Thanks to funding from the BC Rural Dividend Program and Community Futures Howe Sound, all program costs, including accommodation and a travel allowance, are covered for the participants within the region identified. Participants from communities beyond the identified region will be reimbursed to a maximum travel allowance, and will also have costs of accommodation covered.

PROJECT GOALS

  • To encourage, support and inspire Indigenous tourism entrepreneurs in the development of their new business
  • To support a stronger culture of Indigenous-based entrepreneurship
  • To build confidence and capacity in areas pertaining to business planning, financial literacy, marketing, branding, relationship building, and more
  • To increase jobs and employment, and strengthen community-driven economic development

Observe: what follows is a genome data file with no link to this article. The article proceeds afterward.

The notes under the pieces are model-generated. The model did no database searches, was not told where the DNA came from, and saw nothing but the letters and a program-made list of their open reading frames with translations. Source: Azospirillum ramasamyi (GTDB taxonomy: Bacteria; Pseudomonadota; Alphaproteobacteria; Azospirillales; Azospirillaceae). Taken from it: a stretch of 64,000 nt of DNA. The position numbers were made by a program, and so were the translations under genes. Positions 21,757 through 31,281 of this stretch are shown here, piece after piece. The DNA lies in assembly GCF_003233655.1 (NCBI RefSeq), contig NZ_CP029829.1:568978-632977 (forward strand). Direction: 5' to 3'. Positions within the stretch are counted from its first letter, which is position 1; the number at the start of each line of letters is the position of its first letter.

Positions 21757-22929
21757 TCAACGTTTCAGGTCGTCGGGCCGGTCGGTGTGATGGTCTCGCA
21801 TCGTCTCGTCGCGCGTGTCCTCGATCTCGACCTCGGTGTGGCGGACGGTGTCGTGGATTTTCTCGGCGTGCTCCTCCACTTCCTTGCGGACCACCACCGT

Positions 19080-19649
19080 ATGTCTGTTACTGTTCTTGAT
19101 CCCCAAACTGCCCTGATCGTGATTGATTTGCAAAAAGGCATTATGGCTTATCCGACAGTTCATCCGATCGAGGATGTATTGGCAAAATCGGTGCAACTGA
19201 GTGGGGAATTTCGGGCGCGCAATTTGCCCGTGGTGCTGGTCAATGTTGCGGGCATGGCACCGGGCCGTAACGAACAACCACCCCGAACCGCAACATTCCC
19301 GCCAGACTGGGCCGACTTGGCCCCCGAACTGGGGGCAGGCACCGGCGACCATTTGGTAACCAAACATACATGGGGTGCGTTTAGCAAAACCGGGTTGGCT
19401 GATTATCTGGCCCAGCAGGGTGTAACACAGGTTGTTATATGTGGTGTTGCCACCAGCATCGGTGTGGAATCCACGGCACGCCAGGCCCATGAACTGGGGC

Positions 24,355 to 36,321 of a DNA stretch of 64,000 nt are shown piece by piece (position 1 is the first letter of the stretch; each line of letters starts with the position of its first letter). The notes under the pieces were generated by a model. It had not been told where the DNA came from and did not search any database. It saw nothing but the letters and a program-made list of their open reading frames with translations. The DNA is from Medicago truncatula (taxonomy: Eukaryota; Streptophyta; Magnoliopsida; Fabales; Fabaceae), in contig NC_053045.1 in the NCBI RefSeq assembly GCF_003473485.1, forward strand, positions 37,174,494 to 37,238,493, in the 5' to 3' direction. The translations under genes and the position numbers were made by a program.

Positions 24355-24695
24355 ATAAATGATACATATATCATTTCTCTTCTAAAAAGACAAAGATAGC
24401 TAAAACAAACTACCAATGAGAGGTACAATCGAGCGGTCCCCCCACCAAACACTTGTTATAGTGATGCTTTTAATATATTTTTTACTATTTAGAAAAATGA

The deadline to apply is August 1, 2019.

DOWNLOAD THE APPLICATION DETAILS

 

Indigenous Tourism Start Up Program

Photo credit: Squamish Lil’wat Cultural Centre / Logan Swayze

Keeping Social Media Simple – a Facebook Live Chat

An inpromptu social chat with Catherine and Heather from Keep It Simple Social Media

In this Facebook Live chat broadcast by BeLive.tv, I chat with social media mavens Catherine Aird and Heather Clifford from Keep it Simple Social Media.

We cover three main topics:

  • Engagement Strategy: how to design two-way communications and engagement with your core target customers and clients
  • Advice for small businesses or start-ups: how to choose the best marketing approaches for your business with a strapped budget and limited resources
  • The evolution of marketing over the last decade: how to navigate the ever-changing world of marketing and what has stood out the most for an old-school marketer like myself

Let me know what you think! Tools like Facebook Live are new and exciting ways to engage with  your target audience in an easy and affordable way.

Want to learn more about these and other tools to effectively engage on Social Media? Sign up for one of Keep It SImple Social Media‘s Whistler workshops coming June 26: